Man used copper and other nonferrous metals to create pots and pans for generations. Copper pots conduct heat evenly and are excellent tools for cooking. You can find examples of early copper pots in museums around the world. Metalsmithing techniques have not changed much since mankind learned to use fire to pots. Metalsmiths begin creating a copper pot by cutting a large disk made from a thin copper sheet. The disk is formed into a pot by hitting it first with a sinking hammer to shape the pot and then using a planishing hammer to remove tool marks. Although torches today offer greater heat control and hammers are more specialized than early tools, when you make a copper pot, you follow a tradition that dates back to early man.
Things You'll Need
Large, round, 18-gauge copper disk
Pickle pot & pickle
Sandbag, dapping block or carved wood block
220, 320, 400, 600 and 800 grits of wet/dry sand paper
Polishing compounds (tripoli, white diamond and red rouge)
Cut or purchase a large round copper disk. The size of the disk will determine the size of the copper pot. Anneal the copper disk with your torch to prepare it for sinking. To anneal is to use heat to change the molecular structure of copper so that the copper is soft and malleable and easy to form. Pickle the annealed copper disk to remove oxidation. Rinse the pickled disk with a mixture of baking soda and water. Dry the disk. Use a compass to mark a series of evenly spaced concentric circles on the disk.
Begin sinking the copper pot. Place your prepared copper disk on a sandbag, dapping block or carved wood block. The disk should sit at an angle. Use a sinking hammer to hit the outermost marked line. Work your way around the copper disk. The lip of the disk will begin to curve in as you use your hammer to form the pot. Move to the next line once you have hammered all the way around the first line of the copper disk. Repeat with each line you drew until you formed a 5-inch lip all the way around the outer edge of the copper disk. Stop and anneal the copper disk metal from time to time as needed.
Planish the pot to create a smoother, more pleasing curve for your pot. To planish is to pound out tool marks. Turn the pot over and use your compass to mark a second set of evenly spaced concentric circles on the bottom of the pot. Put the copper pot on a mushroom stake. Find the circle where the copper disk begins to curve to create the lip of the pot. Hit the copper disk with your planishing hammer all the way around the disk. Continue to planish until you hammered away all unsightly tools marks caused when sinking. Be sure to planish evenly; if you hammer more on one side, the copper pot will be uneven. Anneal and pickle the copper pot from time to time as you work.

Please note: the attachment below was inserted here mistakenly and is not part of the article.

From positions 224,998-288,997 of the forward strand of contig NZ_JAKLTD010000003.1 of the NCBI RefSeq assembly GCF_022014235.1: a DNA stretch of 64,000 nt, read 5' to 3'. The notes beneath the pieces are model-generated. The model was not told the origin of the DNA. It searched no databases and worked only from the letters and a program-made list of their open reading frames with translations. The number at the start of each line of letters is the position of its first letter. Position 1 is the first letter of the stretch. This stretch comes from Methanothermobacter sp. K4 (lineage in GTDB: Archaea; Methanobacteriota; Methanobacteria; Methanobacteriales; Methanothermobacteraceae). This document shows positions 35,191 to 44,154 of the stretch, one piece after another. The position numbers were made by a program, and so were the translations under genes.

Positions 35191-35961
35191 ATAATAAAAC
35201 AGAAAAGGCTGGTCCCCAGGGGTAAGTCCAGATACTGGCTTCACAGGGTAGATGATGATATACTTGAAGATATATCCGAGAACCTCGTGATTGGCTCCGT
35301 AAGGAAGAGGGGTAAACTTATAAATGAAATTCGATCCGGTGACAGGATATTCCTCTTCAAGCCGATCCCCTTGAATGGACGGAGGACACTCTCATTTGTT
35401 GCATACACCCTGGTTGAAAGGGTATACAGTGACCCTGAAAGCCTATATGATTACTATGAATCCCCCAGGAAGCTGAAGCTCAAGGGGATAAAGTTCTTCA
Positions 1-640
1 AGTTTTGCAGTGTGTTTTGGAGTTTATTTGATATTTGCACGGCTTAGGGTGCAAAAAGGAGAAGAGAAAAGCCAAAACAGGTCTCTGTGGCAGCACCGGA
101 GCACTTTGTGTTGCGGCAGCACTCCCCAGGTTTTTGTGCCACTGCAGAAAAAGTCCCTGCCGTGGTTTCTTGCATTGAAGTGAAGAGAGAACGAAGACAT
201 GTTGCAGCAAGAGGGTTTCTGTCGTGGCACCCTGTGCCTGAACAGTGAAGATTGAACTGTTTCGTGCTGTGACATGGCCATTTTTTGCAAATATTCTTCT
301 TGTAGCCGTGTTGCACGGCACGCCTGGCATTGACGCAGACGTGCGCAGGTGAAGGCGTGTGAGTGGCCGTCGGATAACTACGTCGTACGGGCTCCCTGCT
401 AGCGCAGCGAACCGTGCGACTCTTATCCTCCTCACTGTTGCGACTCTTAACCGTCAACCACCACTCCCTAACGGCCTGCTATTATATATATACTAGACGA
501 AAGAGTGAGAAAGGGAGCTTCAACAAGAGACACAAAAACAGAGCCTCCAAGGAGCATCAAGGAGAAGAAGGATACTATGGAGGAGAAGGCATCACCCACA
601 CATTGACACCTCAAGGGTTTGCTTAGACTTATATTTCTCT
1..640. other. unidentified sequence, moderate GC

Purchase or create a handle for the copper pot. The handle can be made of copper, brass or another nonferrous metal. Solder the handle to the copper pot.
File the edges of the copper pot. Sand the copper pot with wet/dry sandpaper using sequentially higher grits to remove excess solder, firescale and tool marks left on the copper pot. Begin sanding using 220-grit wet/dry sandpaper. Sand in one direction until you removed the solder, firescale and tool marks. Switch to 320-grit wet/dry sandpaper and sand in a perpendicular direction to remove scratches caused when sanding with the 220-grit sandpaper. Switch sandpaper again and sand in a perpendicular motions using 400, 600 and 800 grits of wet/dry sandpaper until the copper pot is highly polished.
Buff and polish the copper pot with a buffing wheel. Begin the three-step process by placing a stitched muslin wheel on the polishing machine. Add tripoli polishing compound to the wheel and polish the pot. Wash the pot to remove the tripoli. Repeat using white diamond and a fresh muslin wheel. Clean the copper pot and repeat a third time using red rouge. Be sure there is no cross contamination of the polishing compounds and the muslin wheels used.
Repeat to create additional copper pots.
Take fire safety precautions when using a torch.
Wear eye protection and work in a well-ventilated space when using chemicals.
Wear a full face shield when working with a buffing and polishing machine.